Tides wrote:It's not a typical post-nuclear setting but it is post-apocalyptic setting nonetheless.
It's post-apocalyptic setting in the same way, as early medieval Europe was. Ruins and ancient junk everywhere, new factions, forests with no end, dominance of animal predators, etc.
If you see it from that persepective, then yes - Numenera is 'post-apocalyptic'.
But bear in mind, that there are literally tons of classic fantasy settings, which are as much, as 'post-apocalyptic'. And no one calls them that. Because, it's broadest possible definition of "post-apocalyptic" descriptor. You're free to do that, but others are free to disregard your definition
, if they think it's not fitting. What "post-apocalyptic" descriptor usually implies, it's a dystopic future after end of the world as we know it - either one or series of massive extinction events with remnants of humanity attempt to survive and reform society. Some can argue, that 'post-apocalyptic' fantasy settings are already a huge stretch for that sub-genre descriptor.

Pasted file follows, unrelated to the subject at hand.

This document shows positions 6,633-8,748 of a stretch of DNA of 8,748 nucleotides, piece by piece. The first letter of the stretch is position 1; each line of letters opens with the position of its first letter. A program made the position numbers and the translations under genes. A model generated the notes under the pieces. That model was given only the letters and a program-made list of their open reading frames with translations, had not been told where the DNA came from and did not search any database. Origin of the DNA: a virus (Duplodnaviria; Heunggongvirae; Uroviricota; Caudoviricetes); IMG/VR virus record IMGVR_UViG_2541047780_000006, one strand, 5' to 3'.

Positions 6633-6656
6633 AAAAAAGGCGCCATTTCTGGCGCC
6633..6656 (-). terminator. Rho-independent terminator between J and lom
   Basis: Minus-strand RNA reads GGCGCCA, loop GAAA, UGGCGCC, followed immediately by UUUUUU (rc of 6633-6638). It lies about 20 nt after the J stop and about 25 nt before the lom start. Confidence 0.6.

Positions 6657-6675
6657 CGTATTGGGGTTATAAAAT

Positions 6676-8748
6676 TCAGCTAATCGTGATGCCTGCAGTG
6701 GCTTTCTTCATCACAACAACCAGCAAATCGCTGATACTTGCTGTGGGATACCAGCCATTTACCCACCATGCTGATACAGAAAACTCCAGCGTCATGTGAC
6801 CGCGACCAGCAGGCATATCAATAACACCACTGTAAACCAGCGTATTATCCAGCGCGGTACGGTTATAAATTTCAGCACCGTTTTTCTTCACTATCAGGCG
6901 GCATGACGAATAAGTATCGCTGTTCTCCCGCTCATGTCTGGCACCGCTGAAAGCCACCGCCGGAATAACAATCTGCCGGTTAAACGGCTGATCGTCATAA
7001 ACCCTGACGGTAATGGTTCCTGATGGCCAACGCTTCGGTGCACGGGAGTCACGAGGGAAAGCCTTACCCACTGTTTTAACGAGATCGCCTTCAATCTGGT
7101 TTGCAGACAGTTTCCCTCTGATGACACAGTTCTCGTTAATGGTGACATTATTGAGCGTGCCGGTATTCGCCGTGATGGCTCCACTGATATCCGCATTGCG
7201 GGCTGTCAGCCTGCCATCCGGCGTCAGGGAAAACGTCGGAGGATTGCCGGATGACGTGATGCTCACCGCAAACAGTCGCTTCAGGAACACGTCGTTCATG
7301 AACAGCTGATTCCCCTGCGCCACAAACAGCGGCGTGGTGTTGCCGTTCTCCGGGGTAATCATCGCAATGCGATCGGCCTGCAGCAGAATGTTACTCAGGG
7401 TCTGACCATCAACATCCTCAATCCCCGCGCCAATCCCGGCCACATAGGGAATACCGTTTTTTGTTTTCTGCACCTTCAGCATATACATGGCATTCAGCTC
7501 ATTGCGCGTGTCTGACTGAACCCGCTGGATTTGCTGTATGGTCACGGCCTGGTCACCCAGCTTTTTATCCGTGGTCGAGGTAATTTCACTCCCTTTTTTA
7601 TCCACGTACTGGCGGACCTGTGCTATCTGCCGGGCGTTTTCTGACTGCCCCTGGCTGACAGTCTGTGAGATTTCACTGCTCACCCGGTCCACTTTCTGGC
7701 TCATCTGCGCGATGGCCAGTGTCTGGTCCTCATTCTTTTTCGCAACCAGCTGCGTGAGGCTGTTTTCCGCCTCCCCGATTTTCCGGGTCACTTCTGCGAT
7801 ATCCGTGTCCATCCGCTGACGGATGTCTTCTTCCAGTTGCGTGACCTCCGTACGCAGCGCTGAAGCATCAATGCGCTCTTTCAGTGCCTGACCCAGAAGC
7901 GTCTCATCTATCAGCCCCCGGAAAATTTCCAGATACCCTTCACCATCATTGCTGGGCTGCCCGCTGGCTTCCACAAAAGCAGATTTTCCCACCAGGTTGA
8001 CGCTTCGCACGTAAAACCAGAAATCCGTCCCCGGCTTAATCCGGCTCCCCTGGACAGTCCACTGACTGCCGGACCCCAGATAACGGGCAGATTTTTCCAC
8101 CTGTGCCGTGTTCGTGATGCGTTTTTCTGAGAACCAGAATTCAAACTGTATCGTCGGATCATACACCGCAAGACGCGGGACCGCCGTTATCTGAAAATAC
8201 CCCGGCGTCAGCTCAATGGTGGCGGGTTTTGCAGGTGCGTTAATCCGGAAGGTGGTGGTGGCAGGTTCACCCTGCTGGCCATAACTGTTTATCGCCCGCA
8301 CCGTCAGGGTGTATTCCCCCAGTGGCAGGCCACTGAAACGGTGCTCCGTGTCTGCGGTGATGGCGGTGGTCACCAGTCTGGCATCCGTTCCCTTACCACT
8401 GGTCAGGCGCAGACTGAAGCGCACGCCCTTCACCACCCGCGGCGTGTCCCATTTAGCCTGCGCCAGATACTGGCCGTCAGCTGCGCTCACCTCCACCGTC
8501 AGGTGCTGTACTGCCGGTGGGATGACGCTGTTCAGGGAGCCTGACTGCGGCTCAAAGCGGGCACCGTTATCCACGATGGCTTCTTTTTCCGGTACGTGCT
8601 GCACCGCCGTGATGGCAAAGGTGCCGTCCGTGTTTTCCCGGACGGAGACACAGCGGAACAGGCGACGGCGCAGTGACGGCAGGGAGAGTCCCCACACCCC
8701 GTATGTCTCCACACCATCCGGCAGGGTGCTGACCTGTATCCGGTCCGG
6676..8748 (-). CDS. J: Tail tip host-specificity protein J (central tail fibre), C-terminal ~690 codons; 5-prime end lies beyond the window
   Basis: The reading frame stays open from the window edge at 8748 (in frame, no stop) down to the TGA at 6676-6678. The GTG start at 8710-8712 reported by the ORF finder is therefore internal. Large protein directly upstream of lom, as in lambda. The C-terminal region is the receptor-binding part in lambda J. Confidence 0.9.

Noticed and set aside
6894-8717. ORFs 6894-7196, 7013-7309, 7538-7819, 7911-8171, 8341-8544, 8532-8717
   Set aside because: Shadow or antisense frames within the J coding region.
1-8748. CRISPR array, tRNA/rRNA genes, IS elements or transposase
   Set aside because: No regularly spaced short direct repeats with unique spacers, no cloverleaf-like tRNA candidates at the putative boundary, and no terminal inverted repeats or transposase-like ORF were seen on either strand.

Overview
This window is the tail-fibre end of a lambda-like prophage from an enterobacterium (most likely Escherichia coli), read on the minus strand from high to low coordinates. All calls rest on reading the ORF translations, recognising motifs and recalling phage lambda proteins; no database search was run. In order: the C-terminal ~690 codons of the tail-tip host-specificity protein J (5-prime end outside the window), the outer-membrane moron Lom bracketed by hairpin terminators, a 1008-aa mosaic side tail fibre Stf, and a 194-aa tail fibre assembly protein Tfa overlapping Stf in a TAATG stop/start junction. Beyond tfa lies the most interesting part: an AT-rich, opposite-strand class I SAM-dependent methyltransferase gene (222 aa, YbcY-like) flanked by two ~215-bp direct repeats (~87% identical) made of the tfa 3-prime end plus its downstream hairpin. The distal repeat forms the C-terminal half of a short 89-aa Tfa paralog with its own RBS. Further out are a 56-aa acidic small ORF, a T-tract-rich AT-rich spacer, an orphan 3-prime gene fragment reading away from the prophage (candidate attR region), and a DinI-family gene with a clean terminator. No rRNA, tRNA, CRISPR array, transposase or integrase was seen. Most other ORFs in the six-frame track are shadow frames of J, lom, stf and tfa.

What we have in Numenera's Ninth World is quasimedieval society, built by colonists from beyond on a uninhabited land, which is littered with ruins of ancient civilzations and their archeological artifacts. There are no reference to any particular massive exctintion event and most of settings inhabitants are not descendants of survivors.
So, there is no connection between any part of game setting, that makes it reasonable to call it post-apocalyptic setting, other than that there's no signs of 20th century civilzation around (and that's unrealistic expectation to find any after one billion of years, I must add) and your own desire to call it that way to promote your idea of spawning mobs in a game, that is already made differently.